Who is Minding the Store? Lessons for CEOs from the Mismanagement of HP

James Bandler has written a thorough expose’ on “How HP Lost Its Way” in the 2012 – Fortune 500 issue, which is another lesson in how not to manage for CEOs, and their Boards.

June 20 2012 by Bob Donnelly


James Bandler has written a thorough expose’ on “How HP Lost Its Way” in the 2012 – Fortune 500 issue, which is another lesson in how not to manage for CEOs, and their Boards.

In this penetrating piece Bandler outlines the seven year odyssey of several CEOs that he describes as a “humiliating series of epic stumbles.” While the article is about HP specifically, it is a repetition of a pattern of internal corporate politics that has been played out many times before.

As a result it begs an answer to the age old question: “does anyone learn anything from history?”

Harkening back to the guru of business management, Peter Drucker, who so eloquently defined management as (1) the purpose of any business is to create a customer, and (2) the job of the leader is to serve the customer so that they become a customer for a lifetime. He also defined the job of a leader as someone who inspires the management team and energizes them to constantly aspire to these fundamental principles.

In many large firms like HP these simple fundamentals get lost in the inwardly focused politics of those who are ultimately responsible for sustaining the company’s purpose in being. The corporate landscape is littered with dead brands that developed an emotional bond with customers over a long period of time, and then quickly lost that trust and brand equity by becoming totally distracted by wasteful infighting by management and the board of director’s.

Inevitably, this results in what Bandler describes as a company “in the midst of an existential crisis.” The culmination of it in the case of HP was the very public demise of an incompetent CEO who actually read about his termination in the news – Leo Apotheker, who only lasted eleven months in the job.

The combination of a failed tablet computer introduction, the confusing messages on considering the spinoff of the computer business, and the planned financially unsound acquisition of a foreign software company, in combination with Apotheker’s peculiar combative management style sealed his early departure. However, his brief tenure created so much havoc within HP that it is now questionable if his replacement – Meg Whitman, can salvage the company in the short period of time she has to orchestrate a turnaround.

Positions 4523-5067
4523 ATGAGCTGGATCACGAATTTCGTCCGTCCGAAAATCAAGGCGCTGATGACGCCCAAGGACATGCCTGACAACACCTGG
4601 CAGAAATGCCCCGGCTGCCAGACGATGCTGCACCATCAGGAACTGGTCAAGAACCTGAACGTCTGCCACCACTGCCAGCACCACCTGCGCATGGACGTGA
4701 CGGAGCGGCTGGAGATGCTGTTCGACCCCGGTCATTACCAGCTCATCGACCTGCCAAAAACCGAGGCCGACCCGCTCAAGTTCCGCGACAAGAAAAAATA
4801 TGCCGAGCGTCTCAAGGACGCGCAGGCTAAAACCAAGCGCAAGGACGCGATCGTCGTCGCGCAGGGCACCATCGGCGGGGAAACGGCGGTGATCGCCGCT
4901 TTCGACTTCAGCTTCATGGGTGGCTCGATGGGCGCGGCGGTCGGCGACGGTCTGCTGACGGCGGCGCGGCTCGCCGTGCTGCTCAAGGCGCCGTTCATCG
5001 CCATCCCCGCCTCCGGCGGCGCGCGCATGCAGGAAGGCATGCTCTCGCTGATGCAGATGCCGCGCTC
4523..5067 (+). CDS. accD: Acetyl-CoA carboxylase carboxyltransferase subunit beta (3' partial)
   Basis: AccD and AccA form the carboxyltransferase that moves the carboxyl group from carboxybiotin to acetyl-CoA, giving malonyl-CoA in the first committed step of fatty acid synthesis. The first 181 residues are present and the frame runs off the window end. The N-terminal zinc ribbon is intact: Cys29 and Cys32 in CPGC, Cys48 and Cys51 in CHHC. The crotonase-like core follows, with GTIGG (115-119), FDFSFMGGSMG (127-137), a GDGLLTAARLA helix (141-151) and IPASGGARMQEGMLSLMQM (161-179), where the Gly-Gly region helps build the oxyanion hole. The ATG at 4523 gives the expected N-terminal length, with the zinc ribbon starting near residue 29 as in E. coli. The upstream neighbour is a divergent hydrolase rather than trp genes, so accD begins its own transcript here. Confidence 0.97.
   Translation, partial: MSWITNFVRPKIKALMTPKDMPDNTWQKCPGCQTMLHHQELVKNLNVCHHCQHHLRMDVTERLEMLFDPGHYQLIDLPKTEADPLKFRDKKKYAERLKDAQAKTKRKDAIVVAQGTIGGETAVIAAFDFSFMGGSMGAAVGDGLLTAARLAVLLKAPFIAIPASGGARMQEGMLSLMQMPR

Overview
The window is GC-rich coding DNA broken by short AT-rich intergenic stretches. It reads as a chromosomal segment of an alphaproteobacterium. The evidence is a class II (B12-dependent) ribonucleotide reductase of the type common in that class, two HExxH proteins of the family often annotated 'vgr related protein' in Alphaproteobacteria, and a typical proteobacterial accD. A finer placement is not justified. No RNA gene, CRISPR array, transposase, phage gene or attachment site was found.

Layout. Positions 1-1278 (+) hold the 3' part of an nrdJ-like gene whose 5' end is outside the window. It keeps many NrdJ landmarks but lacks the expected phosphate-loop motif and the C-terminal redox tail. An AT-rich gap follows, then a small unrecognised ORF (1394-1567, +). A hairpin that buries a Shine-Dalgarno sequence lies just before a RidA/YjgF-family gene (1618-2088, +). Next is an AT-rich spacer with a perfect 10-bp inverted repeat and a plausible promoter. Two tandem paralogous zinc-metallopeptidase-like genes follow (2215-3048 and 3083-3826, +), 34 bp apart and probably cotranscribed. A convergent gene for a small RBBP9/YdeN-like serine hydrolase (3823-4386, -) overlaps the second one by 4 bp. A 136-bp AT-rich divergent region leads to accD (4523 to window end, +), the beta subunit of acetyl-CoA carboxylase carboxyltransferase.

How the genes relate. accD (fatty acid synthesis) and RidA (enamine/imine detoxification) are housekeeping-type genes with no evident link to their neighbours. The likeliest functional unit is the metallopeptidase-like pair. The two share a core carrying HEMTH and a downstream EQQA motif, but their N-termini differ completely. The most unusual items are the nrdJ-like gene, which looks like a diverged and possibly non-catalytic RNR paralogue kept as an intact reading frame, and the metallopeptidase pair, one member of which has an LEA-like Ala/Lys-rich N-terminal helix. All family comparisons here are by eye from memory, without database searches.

Even more embarrassing was the golden parachute that Apotheker left with as a reward for the tremendous loss of brand equity and shareholder value he produced. Where else but in corporate America can someone get millions of dollars as a bonus for destroying so much shareholder and market value?

Bandler explores the epic stumbles at HP in great detail starting with Carly Fiorina and her public battles with the board over the expensive ($24 billion) acquisition of the Compaq brand. HP spent all that money for a brand that is now only a feint memory? What was the logic? Usually when you acquire a brand, and especially for that much money, you want to keep it alive to get a return on your investment – right?

Then he explores the also very public tenure of Mark Hurd and his overly ambitious cost cutting campaign. Unfortunately, his demise came rather quickly over a still questionable ethics issue, which appears to have been spurred on by a witch hunt by several board members who did not like Hurd’s style.

And then the very unusual search for his replacement with Apotheker, who had no experience managing a computer company and was appointed CEO without even meeting the full board? He could not even assume his full responsibilities due to legal issues with Oracle and was sent on a global jaunt visiting HP international locations?

Bloomberg TV even had a spot – “Where in the world is Leo?”

This reads like a comedy of management errors, not a finely tuned corporation with a clearly defined strategy. What would Drucker think if he was still alive?

The question now is as Bandler writes: What is HP?

The bigger question in my mind is “What can Meg do?” Sales are down, profits are down, shares are down, cash is deteriorating, and the annual forecast has been lowered. All of these indicators fit a common pattern all too familiar with analysts.

The recent announcement that tens of thousands of employees are expected to be terminated may just be another nail in the coffin for HP.